Wedding photography


All you need to know…

How Do I Reserve My Date?

The first step is to set up a consultation. It’s easy… We provide you with a link to choose the best date, time and work around your schedule. We prefer to meet with every couple to make sure that we will be able to fulfill all of your photography needs. It’s a great opportunity to tell us all about your vision and we are happy to offer suggestions as well. If we are unable to meet in person, we are happy to speak to you over the phone or even on Skype. If you are excited about our style and vision, and you feel like we fit all of your wedding photography needs, we will send you a contract to sign. Once we receive your signed contract, as well as a 50% retainer, your wedding date is officially reserved!

What You Can Expect From The Irrok Team!

You should expect us to arrive early. We always arrive before we are scheduled to walk the property and make sure we are not rushed. We love working together as husband and wife and definitely compliment each other when we are side by side! Odete is very outgoing and fun, she lights up the room and really shines when its time to work with you the client during the posed portion of a session or event. Ron is very optimistic, easy-going, and will be a tremendous help when it comes to following the timeline. He is very detail orientated and planning ahead comes naturally to him. We compliment each other very well and our combined efforts help to provide every couple with beautiful artwork and imagery.

A Few Wedding Preparation Facts:

When the time comes to hire your wedding photographer, we think there are several things you should take into consideration. I will outline a few very important key points to consider when searching for a professional wedding photographer. First, make sure to start the process early, as most Jacksonville wedding photographers book up to at least six months to one year in advance. Make comparisons and choose the right photographer for you. Make sure to fall in love with the images as well as the photographers(s). No matter how much you like the person taking your photo you must not overlook their ability to make great images!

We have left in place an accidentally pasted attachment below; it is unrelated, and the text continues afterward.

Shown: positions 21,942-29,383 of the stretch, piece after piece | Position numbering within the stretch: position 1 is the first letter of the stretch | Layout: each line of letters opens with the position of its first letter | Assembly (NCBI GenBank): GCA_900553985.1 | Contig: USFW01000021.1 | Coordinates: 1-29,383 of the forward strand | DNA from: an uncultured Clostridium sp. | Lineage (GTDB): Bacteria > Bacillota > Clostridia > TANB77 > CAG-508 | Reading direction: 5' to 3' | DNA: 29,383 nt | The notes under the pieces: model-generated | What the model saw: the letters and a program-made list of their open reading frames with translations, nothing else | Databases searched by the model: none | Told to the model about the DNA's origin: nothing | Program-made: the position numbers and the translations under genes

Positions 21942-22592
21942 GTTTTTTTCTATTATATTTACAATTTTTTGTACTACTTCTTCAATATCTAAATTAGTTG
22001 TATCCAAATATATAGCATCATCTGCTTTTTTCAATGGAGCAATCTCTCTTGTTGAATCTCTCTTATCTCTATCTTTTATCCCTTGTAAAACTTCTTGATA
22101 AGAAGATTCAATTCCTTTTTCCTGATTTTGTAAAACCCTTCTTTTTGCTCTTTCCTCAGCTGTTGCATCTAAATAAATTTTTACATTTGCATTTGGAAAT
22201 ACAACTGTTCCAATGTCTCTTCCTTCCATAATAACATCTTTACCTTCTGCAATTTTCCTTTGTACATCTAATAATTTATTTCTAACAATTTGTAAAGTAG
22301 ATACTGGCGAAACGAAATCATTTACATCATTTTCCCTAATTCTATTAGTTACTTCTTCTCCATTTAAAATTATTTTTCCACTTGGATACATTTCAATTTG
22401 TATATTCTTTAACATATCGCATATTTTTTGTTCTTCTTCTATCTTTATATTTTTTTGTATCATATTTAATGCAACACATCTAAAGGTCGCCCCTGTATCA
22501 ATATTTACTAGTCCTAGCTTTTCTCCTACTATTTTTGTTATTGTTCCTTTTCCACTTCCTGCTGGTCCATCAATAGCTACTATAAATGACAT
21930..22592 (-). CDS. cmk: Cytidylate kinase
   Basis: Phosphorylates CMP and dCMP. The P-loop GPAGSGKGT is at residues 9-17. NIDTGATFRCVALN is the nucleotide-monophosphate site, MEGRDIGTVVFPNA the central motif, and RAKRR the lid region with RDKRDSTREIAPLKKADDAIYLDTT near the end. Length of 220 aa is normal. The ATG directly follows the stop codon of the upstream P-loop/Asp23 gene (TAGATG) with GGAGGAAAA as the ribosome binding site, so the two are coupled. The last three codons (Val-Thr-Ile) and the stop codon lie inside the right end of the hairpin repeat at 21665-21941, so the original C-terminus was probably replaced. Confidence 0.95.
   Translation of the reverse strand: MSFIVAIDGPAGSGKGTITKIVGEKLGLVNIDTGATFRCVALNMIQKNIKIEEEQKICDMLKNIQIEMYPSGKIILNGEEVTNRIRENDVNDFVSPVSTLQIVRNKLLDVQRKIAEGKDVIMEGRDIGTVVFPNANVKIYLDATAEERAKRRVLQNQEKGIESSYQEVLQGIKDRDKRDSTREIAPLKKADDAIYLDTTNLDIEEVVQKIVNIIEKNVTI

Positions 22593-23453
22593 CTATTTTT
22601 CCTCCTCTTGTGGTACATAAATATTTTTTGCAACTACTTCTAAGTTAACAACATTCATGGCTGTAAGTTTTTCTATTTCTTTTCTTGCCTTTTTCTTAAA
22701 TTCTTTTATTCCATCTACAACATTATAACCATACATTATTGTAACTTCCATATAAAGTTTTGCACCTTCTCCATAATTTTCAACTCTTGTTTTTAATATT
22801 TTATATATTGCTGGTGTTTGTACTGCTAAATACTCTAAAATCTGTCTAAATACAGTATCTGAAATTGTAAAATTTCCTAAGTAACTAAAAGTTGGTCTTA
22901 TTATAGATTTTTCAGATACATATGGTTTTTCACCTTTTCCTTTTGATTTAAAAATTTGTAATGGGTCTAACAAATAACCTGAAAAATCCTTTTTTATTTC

You Deserve Professionalism:

Right from the beginning take note about how well your photographer keeps his or her promises. Did they call back when they said they would? How about the consultation, did they arrive on time? Don’t forget, wedding photography is a service business. Will your photographer shine on your wedding day? Does he or she have the experience to handle a stressful or unexpected situation with the confidence to stay cool? Will they be the ones that you look back and say great things about or wish you had used someone else?

Wedding Traditions and Their Origin…

#1: It’s bad luck for the groom to see the bride in her wedding dress before the ceremony.

During the time when arranged marriages were custom, the betrothed couple wasn’t allowed to see each other before the wedding at all. The wedding symbolized a business deal between two families (romantic, huh?), and a father would have been pleased for his daughter to marry a man from a rich, land-owning family. But he also feared that if the groom met the bride before the wedding and thought she wasn’t attractive, he’d call off the wedding, casting shame onto the bride and her family. Therefore, it became a tradition that the bride and groom were only allowed to meet at the wedding ceremony so that the groom did not have the opportunity to change his mind. And that veil the bride wears? Its original purpose was also to keep the groom from finding out what the bride looked like until the last possible minute when it was too late to back out of the transaction.

#2: The bride must wear something old, something new, something borrowed and something blue.

This Victorian rhyme is a time-honored tradition that is supposed to bring the bride good luck. Wearing “something old” expresses the newlywed couple’s desire to retain connections with their family once they enter into married life. One tradition suggests that the bride’s “something old” be an old garter given to the bride by a happily married woman so that the new bride would also enjoy a happy marriage. Wearing “something new” conveys that the couple is creating a new union that will endure forever and looking to the future for health, happiness, and success. “Something borrowed” is an opportunity for the bride’s friends or family to lend her something special as a token of their love. And finally, “something blue” is a symbol of fidelity and constancy. This custom began in ancient Israel, where brides wore a blue ribbon in their hair to symbolize this promise to their new husbands. What you may not realize is that the rhyme actually ends with “…and a silver sixpence in her shoe.” Story says that placing a penny in the bride’s shoe will bring her a life filled with good fortune.

#3: The person who catches the bride’s bouquet or garter will be the next to get married.